The focus help we need to give someone depends upon how close they are viewing, and how inflexible their lens has become.
Generally, glasses can come with these potential ADD powers:
For contact lenses these are simplified into three options:
- Low (for +0.75, +1.00, +1.25)
- Medium (for +1.50, +1.75)
- High (for +2.00, +2.25, +2.50)
Popular Lenses for Presbyopia
Which Brand of Contact Lens Should be Used for Presbyopia?
All major contacts brands make contact lenses for presbyopia.
You will find that the multifocal designs between the companies, even though all of the optics are confined to the small area of the pupil, have varied approaches.
For example, with Acuvue’s new multifocals, they provide unique technology of “Pupil Intelligent Design” which varies the optic zone based upon your prescription, where the other companies do not. That doesn’t mean that other companies’ designs are inferior, but they have a different approach that does not incorporate this technology.
It usually takes a few trial lenses to figure out what brand works best for you, but your doctor will have a good idea before you even start, so it’s important to schedule an eye exam.
We recommend daily disposable for safety and simplicity if your budget allows, but what will ultimately determine your choice of brand will likely be your lifestyle and your discussion with your eye doctor.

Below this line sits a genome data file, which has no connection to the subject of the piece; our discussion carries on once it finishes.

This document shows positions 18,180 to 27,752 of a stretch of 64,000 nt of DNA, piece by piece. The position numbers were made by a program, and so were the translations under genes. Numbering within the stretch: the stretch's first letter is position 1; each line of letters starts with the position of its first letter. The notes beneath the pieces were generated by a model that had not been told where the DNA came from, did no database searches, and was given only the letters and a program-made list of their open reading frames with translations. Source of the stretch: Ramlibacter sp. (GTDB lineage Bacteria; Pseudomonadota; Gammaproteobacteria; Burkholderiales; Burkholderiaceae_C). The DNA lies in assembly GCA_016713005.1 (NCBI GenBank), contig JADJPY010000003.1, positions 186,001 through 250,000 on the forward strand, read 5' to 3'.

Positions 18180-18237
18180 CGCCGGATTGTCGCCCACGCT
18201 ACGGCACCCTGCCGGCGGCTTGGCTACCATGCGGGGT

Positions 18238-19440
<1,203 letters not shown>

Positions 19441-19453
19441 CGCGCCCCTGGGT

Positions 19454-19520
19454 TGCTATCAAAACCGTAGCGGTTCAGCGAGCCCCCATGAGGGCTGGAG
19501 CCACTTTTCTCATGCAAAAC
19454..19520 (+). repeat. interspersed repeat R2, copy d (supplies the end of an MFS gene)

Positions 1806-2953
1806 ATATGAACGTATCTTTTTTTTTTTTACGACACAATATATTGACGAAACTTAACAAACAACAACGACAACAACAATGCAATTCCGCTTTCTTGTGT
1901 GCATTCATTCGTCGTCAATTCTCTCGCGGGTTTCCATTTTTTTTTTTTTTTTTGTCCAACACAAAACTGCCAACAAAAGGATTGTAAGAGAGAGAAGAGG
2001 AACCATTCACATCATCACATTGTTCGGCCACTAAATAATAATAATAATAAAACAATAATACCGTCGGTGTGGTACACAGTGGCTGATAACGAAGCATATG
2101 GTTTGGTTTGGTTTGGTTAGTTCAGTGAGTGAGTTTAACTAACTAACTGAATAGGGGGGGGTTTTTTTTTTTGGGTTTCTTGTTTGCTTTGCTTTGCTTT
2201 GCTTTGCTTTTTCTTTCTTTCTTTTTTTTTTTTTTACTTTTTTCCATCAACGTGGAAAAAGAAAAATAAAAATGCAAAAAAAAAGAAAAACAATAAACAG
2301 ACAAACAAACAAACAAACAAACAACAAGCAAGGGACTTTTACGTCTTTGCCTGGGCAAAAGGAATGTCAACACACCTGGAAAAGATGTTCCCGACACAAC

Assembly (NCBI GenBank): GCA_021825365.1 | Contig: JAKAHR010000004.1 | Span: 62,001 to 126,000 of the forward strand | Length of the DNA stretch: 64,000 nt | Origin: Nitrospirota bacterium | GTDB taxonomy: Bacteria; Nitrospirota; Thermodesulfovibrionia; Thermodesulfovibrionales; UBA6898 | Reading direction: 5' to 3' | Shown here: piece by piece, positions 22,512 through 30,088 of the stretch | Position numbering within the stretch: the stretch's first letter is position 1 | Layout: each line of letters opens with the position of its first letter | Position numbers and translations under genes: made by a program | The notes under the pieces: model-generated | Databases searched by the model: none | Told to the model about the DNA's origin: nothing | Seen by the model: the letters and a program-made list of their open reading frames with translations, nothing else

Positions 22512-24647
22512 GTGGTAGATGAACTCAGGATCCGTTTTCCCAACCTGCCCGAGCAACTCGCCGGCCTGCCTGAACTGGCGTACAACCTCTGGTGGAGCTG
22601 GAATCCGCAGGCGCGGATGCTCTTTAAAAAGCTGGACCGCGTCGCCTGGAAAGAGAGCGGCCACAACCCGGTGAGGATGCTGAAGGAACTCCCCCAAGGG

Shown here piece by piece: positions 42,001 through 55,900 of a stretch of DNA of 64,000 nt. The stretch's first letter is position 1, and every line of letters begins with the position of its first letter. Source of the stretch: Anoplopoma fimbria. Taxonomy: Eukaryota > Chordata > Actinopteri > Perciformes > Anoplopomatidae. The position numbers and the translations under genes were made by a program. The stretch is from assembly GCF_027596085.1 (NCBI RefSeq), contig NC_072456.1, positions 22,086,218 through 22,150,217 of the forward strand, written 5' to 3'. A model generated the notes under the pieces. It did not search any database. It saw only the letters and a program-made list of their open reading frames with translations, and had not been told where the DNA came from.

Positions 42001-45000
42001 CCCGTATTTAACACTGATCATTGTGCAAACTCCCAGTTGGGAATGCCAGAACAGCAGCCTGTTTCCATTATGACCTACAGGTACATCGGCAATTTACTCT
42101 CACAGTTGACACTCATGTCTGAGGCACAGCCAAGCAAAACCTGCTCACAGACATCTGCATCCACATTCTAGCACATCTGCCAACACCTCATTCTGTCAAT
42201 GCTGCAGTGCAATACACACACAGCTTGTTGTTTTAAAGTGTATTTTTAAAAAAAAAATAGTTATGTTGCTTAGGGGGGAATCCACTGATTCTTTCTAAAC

Once you have your prescription, shop online with us for the top brands at the lowest prices with free delivery.
Should I Get Glasses or Contacts for Presbyopia?
If you have presbyopia, then you should either wear glasses or glasses in combination with contact lenses.
Contact lenses should not be worn exclusively, as they have inherent risks that can be avoided by letting the eye breathe. If you don’t have glasses, then you may not give your eye enough oxygen. So, if you must get one or the other, get glasses first.
Sometimes, contacts can be a better choice to keep the image sizes the same so binocular vision (two eyes being used, but perceiving only one image) is easier.
What are the Differences Between Glasses and Contact Lenses for Presbyopia?
There are various options for both glasses and contacts for correcting presbyopia.
Glasses for Presbyopia
- Standard Glasses: For regular glasses, you would need three separate pairs:
- For viewing items far away
- For mid-distance vision such as a computer (within 24 inches)